Saturday, June 20, 2009

Bushwa Is Still Bushwa (Even When One Is Talking in the Ecclesiastical Sense)!

While I am waiting for a translation of the last piece I need to finish my article on whether St. Athanasius wrote The Discourse on the Holy Theotokos, I happened to visit Turretinfan’s website and saw that he still trying to defend his usage of the pejorative “papist” in an article entitled, “Papist Propaganda.” After noting that the word was coined in 1534 in France, Turretinfan states:

The term "papist" was not coined as derogatory term, nor need it carry derogatory connotations. It does not (contrary to the most bizarre piece of propaganda I recently received) mean "pope worshiper." Although some people do use it in a derogatory manner, you will not find this blogger using it that way, but rather in a way that is descriptive of ecclesiology.

At the outset, Mr. Fan fails to establish in what context the word “papist” was first used in 1534. I have never seen it used in the English language in any context other than an opprobrious manner. I have never seen it used in any context in the French language other than in an opprobrious manner. Since Mr. Fan has identified that the word was first coined in 1534, he should produce the writing in which the word first appeared so one can determine whether word was first used in a context other than in an opprobrious manner.

Moreover, Mr. Fan’s argument is a facile one. Anyone familiar with etymology could use the same sort of illegitimate argumentation that Turretinfan uses to attempt to make the word “nigger” something other than a racial epithet. However, I will not offend anybody’s sensibilities in doing so. The simple fact is that in this country, assuming for the moment that the pseudonymous Mr. Fan is a citizen of this country, the term papist has been used almost exclusively by Klansmen, Know-Nothings, nativists, Neo-Nazis and anti-Catholics as a term of derision and calumny. Is that the kind of companions that Mr. Fan wishes to associate himself with particularly when he claims all the time that he is not anti-Catholic?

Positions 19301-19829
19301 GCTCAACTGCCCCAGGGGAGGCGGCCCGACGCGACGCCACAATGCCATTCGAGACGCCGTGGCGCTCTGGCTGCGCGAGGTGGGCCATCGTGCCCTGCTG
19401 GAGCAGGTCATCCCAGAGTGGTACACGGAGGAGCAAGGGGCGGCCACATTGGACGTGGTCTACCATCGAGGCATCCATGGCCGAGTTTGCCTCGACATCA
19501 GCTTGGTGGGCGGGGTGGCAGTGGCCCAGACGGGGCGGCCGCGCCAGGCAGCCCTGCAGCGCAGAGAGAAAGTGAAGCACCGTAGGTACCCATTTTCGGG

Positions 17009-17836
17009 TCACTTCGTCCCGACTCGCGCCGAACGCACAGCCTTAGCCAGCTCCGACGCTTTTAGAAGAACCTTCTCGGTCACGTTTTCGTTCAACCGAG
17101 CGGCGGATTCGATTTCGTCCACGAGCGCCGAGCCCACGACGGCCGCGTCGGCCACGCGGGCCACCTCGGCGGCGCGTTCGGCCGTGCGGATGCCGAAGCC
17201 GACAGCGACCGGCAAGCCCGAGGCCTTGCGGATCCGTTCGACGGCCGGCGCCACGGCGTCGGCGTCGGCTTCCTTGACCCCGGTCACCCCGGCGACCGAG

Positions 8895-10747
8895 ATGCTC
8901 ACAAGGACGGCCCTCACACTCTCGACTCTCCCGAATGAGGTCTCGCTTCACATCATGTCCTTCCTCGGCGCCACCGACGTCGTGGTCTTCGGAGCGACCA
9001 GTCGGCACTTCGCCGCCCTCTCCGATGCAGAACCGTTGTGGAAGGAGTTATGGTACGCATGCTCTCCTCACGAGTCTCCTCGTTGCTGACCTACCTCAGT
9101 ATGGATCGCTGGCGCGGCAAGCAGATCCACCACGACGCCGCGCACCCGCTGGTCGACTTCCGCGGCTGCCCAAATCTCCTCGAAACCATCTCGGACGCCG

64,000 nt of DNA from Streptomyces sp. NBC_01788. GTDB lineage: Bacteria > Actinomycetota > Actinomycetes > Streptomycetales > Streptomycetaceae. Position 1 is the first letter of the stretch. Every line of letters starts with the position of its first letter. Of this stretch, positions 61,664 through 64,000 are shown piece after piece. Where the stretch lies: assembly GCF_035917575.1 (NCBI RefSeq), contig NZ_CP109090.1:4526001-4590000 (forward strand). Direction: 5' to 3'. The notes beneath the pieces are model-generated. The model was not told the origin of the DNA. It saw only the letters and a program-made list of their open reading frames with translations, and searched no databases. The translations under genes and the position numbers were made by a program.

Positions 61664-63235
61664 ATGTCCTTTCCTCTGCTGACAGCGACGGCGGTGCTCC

Finally, the definition itself as given by Mr. Fan is faulty. As a Catholic, I am not an adherent of a pope. I am an adherent of Catholicism which is made up of the doctrines of the “One, Holy, Catholic and Apostolic Church.” Catholics do not follow the teachings of a man, unless that man be Jesus Christ. For example, there are several people on this planet at the moment who call themselves “pope.” For example: Pope Shenouda III of the Coptic Church. He is a good, Christian and holy man, but I do not follow him or his teachings because he is a “pope.”

Rather, Catholics follow the teachings and doctrines of the Catholic Church. A pope may promulgate doctrines and teachings in the course of his papal office that we may be obliged to follow by virtue of our recognition of the validity of the authority of his office within of the Church. However, to use the ecclesiastical sense, as Turretinfan wishes us to use, the best one could argue then is that I am an adherent of the papal system of church government. In that case, one could legitimately say I am a papalist, which accurately describes the ecclesiology of how the Catholic Church as an institution is governed.